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Let $U \subset \mathbb{C}$ with $z_0 \in \mathbb{C}$ such that $f$ is an analytic function on $U \setminus \{z_0\} $

$|f(z)| \leq M|z-z_0|^{-p} \quad$ where $z \in U, M \in \mathbb{R}$ and $p < 1$

I now have to prove that $z_0$ is a removable singularity but I'm not really sure how I can prove this.

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Define $g:U\rightarrow\mathbb{C}$ to be $$g(z)=\begin{cases} (z-z_0)^2f(z) & z\neq z_0\\ 0 & z=z_0\end{cases}.$$ Due to your bound on $f$, we get that $g$ is continuous on $U$. In fact, it is not hard to see that $g$ is complex differentiable, with $$g'(z)=\begin{cases} 2(z-z_0)f(z)+(z-z_0)^2f'(z) & z\neq z_0\\ 0& z=z_0\end{cases},$$ where the derivative at zero is obtained using the definition and your bound (the choice of $p$ is key here). Hence, $g$ is holomorphic on $U$, and so on some neighborhood $O$ of $z_0$, $$g(z)=\sum\limits_{n=0}^\infty a_n (z-z_0)^n$$ on $O$. Since $g(z_0)=g'(z_0)=0,$ we can write $$g(z)=(z-z_0)^2h(z),$$ where $h(z)=\sum\limits_{n=0}^\infty a_{n+2}(z-z_0)^n$ on $O$. Comparing this to our definition of $g$ yields that $h(z)=f(z)$ on $O\setminus\{z_0\},$ and so we can uniquely analytically extend $f$ to $U$ via $$\tilde{f}(z)=\begin{cases} f(z) & z\neq z_0\\ h(z_0) & z=z_0\end{cases},$$ removing the singularity.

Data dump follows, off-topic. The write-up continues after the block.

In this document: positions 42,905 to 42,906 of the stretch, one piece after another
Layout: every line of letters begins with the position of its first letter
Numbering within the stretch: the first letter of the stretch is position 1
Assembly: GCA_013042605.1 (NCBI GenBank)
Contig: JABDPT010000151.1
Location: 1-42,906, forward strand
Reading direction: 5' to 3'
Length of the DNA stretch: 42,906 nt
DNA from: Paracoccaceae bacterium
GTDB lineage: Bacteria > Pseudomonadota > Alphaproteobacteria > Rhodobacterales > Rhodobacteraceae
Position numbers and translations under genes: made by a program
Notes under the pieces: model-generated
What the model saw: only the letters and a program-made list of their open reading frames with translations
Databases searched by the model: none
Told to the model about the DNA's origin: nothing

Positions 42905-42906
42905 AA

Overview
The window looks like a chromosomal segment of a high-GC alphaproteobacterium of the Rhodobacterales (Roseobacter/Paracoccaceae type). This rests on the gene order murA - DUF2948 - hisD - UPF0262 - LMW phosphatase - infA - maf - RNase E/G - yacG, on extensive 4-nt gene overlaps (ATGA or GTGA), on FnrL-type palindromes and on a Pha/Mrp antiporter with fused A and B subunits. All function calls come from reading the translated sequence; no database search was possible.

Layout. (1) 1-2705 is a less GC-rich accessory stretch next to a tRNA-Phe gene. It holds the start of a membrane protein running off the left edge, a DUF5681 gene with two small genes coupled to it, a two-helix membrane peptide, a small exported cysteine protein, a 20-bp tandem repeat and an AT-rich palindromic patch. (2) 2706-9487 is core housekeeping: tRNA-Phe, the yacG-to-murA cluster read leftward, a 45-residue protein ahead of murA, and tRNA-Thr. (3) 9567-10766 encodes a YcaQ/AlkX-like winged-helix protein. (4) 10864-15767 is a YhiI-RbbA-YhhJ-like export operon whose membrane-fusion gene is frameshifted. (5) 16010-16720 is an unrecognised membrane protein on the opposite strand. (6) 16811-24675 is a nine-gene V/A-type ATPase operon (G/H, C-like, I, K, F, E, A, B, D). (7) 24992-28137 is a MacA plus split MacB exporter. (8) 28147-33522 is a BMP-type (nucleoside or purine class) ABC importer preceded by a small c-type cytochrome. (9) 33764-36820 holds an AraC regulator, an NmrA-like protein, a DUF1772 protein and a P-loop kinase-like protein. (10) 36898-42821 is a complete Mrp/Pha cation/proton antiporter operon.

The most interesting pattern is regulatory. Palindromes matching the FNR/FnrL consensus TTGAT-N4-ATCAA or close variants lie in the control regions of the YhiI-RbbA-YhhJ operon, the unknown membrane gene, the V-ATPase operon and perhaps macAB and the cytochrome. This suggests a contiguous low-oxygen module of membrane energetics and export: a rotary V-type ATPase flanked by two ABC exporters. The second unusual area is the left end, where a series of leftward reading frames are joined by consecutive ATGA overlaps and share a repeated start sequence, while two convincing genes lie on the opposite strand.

This follows Taylor's argument in his notes on complex analysis.

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